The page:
• Some vampires are at total liberty to move as they please, day or night.
  • Many vampires have been imprisoned for centuries, only to awaken because of a disturbance of their tombs. This is an interesting parallel to another fan favorite of the Victorian era, stories of a mummy’s curse.
  • There were a variety of ways to kill vampires, including prayer.
  • As convenient as it is for vampire turn to dust after they’re staked, this isn’t always the case in the lore. This seems to only happen if the vampire is extremely old, where new vampires just look like corpses once slain.
  • Some feel really bad about what they are doing to their victims. Most of this type go out of their way to make what is left of their lives pleasant.
  • Some possess hypnotic powers which can be used to seduce their victims or to make witnesses keep a vow of secrecy.
  • You should never speak the name of a deceased person whom you suspect could rise as a vampire, or it will come to pass.
  • Invitations aren’t necessary for vampire to enter your home.
  • Living a “sacrilegious life” in Greece is enough to become a vampire. This includes such small infractions as drinking too much.
  • Slavic people should also be on the lookout for people who are excessively happy.
  • In the 1700’s in Moravia, it was not uncommon for dead people to show up at a party and point out the next to die, who will repeat the performance for the next victim unless precautions are taken.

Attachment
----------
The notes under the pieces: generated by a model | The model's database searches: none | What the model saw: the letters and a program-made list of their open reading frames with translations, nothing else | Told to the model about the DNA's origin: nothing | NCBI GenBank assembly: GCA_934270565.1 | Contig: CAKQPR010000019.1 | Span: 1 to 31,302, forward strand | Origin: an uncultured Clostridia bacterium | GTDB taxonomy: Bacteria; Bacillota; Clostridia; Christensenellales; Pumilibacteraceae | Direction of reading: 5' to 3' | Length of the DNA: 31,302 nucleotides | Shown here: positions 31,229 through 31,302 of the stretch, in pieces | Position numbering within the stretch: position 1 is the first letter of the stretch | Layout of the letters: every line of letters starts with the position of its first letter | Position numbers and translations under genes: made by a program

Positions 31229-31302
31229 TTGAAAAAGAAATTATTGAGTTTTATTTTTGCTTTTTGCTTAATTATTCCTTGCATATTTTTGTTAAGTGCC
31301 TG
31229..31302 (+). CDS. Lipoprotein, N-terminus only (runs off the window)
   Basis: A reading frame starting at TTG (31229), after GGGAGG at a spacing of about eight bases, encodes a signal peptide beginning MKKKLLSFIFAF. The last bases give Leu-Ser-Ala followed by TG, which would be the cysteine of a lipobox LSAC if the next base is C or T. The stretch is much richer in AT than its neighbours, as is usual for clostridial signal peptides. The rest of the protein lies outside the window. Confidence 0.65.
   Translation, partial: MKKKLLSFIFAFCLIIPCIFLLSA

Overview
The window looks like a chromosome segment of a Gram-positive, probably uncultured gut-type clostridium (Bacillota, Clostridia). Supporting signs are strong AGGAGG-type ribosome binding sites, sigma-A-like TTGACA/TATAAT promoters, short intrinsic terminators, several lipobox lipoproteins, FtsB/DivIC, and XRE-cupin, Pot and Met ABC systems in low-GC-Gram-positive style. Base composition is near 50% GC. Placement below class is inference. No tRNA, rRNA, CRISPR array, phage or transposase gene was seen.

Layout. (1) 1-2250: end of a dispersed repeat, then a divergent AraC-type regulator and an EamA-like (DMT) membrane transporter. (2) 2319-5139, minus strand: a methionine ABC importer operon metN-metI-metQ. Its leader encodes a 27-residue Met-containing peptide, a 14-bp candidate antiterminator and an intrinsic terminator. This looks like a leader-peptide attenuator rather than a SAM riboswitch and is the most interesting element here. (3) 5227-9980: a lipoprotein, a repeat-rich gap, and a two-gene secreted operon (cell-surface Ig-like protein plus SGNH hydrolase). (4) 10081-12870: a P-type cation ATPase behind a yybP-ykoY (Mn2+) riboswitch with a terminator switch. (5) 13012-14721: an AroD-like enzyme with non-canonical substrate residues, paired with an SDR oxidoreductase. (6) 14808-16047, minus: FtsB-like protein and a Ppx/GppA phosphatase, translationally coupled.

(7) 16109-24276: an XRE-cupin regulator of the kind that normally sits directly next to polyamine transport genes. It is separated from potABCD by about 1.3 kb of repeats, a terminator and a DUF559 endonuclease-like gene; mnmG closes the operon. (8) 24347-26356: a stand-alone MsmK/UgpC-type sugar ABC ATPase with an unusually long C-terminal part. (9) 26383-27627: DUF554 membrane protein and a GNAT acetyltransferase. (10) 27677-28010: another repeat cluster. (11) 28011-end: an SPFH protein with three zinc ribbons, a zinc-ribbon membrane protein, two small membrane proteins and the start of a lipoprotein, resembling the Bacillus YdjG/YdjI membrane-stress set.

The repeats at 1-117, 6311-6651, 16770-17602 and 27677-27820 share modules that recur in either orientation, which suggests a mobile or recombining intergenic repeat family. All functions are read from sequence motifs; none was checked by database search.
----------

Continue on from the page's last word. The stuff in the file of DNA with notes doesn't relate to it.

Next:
Vampire-Killing-Kit

Vampire Stories and Their Scribes

varney-coverMen and women penned vampire tales for periodicals, short story collections and even recorded myths in their travelogues. I recently finished a fantastic collection of these stories published in 2010 called Dracula’s Guest: A Connoisseur’s Collection of Victorian Vampire Stories edited by Michael Sims. (The Penguin Book of Gaslight Crime, Arsene Lupi, Gentleman Thief). The following is a list of vampire stories based on his selections. While many are old enough to be in the public domain, they can be hard to track down on their own.

A Mystery of the Campagna, Anne Crawford

A True Story of a Vampire, Eric, Count Stenbock

And the Creature Came in, Augustus Hare

Good Lady Ducayne, Mary Elizabeth Braddon

Let Loose, Mary Cholmondeley

The End of My Journey, George Gordon, Lord Byron

The Family of the Vourdalak, Aleksei Tolstoy

The Mysterious Stranger, Anonymous

The Tomb of Sarah, F. G. Loring

The Vampyre, John Polidori

Varney the Vampire, James Malcom Rymer

Wake Not the Dead, Theophile Gautier

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One Comment
  • David Lee Summers
    15 October 2017 at 9:03 pm

    Another good vampire story of the period is the 1871 novella “Carmilla” by Sheridan Le Fanu.